Survivin is a member of the inhibitor of apoptosis (IAP) gene family, containing a single baculovirus IAP repeat (BIR) and no RING finger, that is expressed in many human cancers. Although it has been proposed to be involved in mitotic and cytokinetic processes, its functional subcellular distribution in the cytoplasm and nucleus, and its binding to centrosomes, spindle fibers, and centromeres in relation to these processes, is not fully resolved. The localization of Survivin was analyzed in normal (Detroit 551, IMR-90) and tumor-derived (HeLa, Saos-2) cell lines, and it was found to colocalize with centrosomes in the cytoplasm during interphase, then moves to centromeres during mitosis, and finally localizes to the midbody spindle fibers during telophase. However, Taxol, a popular microtubule stabilizing agent that is frequently used in the study of these processes, severely disrupted the localization of Survivin. Taxol treatment of cells promoted extensive relocalization of Survivin with alpha-tubulin on microtubules during either interphase or mitosis. Survivin antisense oligonucleotide markedly sensitized HeLa cells to cell death induced by agents acting at the level of cell surface receptor (Fas pathway) or at the level of mitochondria (etoposide). HeLa cell death induced by Survivin antisense oligonucleotide could be partially complemented by Deterin, the Drosophila homolog of Survivin. Reciprocally, a chimera of the Deterin BIR domain and Survivin C-terminus could rescue Drosophila Kc cells from death induced by transfection of a human caspase-7-expressing plasmid. These results indicate common components of Survivin and Deterin antiapoptotic action in the vertebrate and invertebrate phyla (Jiang, 2001).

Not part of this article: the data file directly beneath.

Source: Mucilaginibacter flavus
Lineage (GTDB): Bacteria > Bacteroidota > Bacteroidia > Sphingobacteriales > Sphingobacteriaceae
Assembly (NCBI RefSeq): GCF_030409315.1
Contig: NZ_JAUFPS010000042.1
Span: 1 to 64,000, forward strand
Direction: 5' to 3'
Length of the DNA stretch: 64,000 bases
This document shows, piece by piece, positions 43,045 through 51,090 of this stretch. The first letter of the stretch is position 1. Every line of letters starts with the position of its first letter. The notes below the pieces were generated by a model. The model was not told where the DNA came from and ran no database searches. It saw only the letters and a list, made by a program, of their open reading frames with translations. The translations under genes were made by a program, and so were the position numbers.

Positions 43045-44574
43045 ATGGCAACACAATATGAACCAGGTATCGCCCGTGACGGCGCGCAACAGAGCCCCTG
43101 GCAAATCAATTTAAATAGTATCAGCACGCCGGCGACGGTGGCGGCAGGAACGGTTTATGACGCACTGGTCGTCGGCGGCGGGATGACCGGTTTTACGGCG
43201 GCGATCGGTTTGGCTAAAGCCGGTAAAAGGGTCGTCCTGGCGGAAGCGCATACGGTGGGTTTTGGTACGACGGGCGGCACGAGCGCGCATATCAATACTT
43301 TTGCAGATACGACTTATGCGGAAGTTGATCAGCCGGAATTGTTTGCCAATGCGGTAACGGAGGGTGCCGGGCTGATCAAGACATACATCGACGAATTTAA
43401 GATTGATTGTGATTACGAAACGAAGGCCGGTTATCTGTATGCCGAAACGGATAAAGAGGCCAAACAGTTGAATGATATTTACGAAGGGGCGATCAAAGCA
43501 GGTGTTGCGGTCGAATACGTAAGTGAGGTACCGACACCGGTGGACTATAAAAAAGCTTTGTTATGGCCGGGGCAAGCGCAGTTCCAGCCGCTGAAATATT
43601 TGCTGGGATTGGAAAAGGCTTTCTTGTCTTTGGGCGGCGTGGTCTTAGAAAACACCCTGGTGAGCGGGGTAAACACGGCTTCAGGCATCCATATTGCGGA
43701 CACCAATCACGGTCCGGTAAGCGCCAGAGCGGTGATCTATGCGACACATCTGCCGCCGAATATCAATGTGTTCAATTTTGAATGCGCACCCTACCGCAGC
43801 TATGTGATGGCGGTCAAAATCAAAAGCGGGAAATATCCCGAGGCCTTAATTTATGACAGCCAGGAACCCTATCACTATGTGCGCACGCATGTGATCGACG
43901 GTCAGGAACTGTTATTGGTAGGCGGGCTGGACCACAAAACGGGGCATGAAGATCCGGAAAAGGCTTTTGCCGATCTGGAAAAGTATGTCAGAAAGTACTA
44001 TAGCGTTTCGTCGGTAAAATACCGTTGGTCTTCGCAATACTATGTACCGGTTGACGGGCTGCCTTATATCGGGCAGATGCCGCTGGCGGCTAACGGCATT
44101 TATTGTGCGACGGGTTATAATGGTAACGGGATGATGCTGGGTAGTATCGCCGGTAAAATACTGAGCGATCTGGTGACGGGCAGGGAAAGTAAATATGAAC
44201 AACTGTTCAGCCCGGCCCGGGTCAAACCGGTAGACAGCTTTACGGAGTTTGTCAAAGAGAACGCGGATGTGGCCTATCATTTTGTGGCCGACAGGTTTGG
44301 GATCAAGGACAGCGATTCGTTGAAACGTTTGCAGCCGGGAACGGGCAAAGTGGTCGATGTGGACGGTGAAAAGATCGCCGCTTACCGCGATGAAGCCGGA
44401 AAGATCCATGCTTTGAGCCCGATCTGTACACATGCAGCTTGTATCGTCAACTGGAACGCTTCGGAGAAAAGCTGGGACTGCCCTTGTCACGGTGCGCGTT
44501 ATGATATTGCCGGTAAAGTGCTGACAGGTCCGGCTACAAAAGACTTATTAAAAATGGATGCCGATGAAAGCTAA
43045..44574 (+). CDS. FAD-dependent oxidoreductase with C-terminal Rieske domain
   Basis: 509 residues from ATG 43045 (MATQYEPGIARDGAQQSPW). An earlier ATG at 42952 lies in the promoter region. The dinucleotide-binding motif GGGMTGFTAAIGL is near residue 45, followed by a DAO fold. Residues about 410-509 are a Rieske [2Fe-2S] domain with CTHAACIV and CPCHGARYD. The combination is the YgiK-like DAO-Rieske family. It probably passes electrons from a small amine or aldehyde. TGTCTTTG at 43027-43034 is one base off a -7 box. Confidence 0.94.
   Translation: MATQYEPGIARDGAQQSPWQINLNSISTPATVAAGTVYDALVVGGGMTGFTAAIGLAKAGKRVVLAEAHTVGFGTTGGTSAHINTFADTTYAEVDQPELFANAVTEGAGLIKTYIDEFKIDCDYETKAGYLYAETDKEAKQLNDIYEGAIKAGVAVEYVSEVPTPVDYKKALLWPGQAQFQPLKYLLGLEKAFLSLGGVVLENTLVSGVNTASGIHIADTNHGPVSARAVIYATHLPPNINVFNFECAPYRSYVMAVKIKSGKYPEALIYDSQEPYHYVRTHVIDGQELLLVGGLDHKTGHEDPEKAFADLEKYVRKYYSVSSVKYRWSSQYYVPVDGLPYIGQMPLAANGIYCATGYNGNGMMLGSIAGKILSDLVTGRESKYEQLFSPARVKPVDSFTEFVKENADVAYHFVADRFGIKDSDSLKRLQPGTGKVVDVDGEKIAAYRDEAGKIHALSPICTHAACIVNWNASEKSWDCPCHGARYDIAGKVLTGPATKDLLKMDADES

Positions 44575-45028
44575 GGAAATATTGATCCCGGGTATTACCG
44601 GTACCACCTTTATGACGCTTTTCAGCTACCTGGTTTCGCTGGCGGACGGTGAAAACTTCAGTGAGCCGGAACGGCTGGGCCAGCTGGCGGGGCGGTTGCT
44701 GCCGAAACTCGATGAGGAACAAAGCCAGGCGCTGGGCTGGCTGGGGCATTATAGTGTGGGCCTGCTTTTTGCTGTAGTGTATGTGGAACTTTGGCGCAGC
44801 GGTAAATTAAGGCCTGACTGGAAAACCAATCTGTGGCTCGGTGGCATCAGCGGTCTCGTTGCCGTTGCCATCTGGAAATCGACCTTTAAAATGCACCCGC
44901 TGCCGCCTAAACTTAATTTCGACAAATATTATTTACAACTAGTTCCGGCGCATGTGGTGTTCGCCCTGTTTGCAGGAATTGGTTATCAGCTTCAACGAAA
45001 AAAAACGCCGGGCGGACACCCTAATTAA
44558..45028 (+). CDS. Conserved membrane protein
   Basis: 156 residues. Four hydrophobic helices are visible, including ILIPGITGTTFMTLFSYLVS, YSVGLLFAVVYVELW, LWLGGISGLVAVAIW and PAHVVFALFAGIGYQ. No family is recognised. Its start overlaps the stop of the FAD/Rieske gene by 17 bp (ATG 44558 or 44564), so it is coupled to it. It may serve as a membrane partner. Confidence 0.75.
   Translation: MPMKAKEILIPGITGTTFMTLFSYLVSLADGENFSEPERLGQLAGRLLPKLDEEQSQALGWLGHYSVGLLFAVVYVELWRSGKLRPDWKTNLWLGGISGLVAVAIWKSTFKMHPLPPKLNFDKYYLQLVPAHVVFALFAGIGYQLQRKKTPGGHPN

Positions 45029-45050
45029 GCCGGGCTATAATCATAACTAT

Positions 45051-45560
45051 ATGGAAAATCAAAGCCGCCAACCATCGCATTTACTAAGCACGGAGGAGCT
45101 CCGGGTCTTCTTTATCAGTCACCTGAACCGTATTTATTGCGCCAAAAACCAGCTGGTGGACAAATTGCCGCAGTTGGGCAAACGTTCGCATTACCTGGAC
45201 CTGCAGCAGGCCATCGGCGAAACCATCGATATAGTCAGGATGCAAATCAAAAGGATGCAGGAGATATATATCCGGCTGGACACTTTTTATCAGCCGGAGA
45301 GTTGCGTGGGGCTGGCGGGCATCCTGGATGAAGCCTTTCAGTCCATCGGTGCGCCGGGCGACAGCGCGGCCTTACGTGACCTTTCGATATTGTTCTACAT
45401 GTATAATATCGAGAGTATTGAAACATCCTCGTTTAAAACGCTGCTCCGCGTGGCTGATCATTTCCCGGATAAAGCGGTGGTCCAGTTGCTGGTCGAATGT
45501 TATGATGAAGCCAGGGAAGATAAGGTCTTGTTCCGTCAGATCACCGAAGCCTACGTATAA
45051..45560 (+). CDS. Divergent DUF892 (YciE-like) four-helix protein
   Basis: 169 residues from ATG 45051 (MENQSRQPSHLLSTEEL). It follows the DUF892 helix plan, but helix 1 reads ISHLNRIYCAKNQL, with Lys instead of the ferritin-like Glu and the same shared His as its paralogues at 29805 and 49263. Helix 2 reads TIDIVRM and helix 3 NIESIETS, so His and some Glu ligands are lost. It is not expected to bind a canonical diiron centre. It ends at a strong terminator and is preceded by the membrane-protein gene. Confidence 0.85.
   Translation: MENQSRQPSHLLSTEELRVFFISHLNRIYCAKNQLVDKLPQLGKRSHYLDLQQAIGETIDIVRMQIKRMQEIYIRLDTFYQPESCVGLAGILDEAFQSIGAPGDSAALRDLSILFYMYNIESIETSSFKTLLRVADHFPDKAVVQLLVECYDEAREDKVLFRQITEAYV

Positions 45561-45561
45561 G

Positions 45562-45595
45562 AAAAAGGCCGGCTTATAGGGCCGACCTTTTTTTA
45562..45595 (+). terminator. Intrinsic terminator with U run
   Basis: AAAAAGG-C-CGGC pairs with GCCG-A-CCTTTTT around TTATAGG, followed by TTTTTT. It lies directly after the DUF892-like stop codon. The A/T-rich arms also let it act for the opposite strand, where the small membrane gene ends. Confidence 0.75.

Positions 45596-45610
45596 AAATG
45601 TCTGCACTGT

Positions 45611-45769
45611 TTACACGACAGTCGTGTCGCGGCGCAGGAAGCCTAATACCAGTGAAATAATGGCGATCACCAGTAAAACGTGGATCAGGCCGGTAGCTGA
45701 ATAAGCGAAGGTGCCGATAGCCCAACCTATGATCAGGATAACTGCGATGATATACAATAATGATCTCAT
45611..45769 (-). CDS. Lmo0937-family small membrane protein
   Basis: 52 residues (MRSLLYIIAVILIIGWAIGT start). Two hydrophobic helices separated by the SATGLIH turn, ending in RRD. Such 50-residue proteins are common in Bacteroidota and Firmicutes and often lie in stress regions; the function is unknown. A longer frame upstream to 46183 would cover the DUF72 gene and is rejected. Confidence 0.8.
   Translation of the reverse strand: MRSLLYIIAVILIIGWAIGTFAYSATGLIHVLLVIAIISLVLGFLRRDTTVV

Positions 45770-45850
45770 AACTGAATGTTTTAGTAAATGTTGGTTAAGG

Deterin, a new apoptosis inhibitor from Drosophila melanogaster, possesses an unusual structure of only a single baculovirus inhibitor of apoptosis (IAP)-type repeat and no RING finger motif. The biochemical actions of deterin are demonstrated in SF9 and S2 cell transfection assays, in which the expressed protein acts in the cytoplasm to inhibit or deter cells from apoptosis otherwise induced by the caspase-dependent apoptosis activator reaper or by cytotoxicants. A loss of function phenotype for deterin of cell death was indicated by transfections with either a dominant negative deterin mutant or with inhibitory RNA (RNAi) for deterin. The dominant negative C-terminal fragment that antagonized antiapoptotic activity of deterin did not affect antiapoptotic activity of DIAP1 or p35. Both the baculovirus IAP-type repeat (BIR) domain and the alpha-helical C-terminal domain are necessary in both SF9 and S2 cells for deterin to manifest its activity to prevent cell death. The approximately 650-base deterin transcript is present in embryos, third instar larvae, and late stage nurse cells of adult females. The deterin transcript is distributed throughout early stage embryos, whereas in later stage embryos it becomes progressively restricted to the central nervous system and gonads. Whereas the nematode survivin-type IAP has thus far been implicated only as a mitotic regulator, Drosophila deterin constitutes the first invertebrate member of the survivin-type IAP group to exhibit apoptosis-inhibitory activity (Jones, 2000).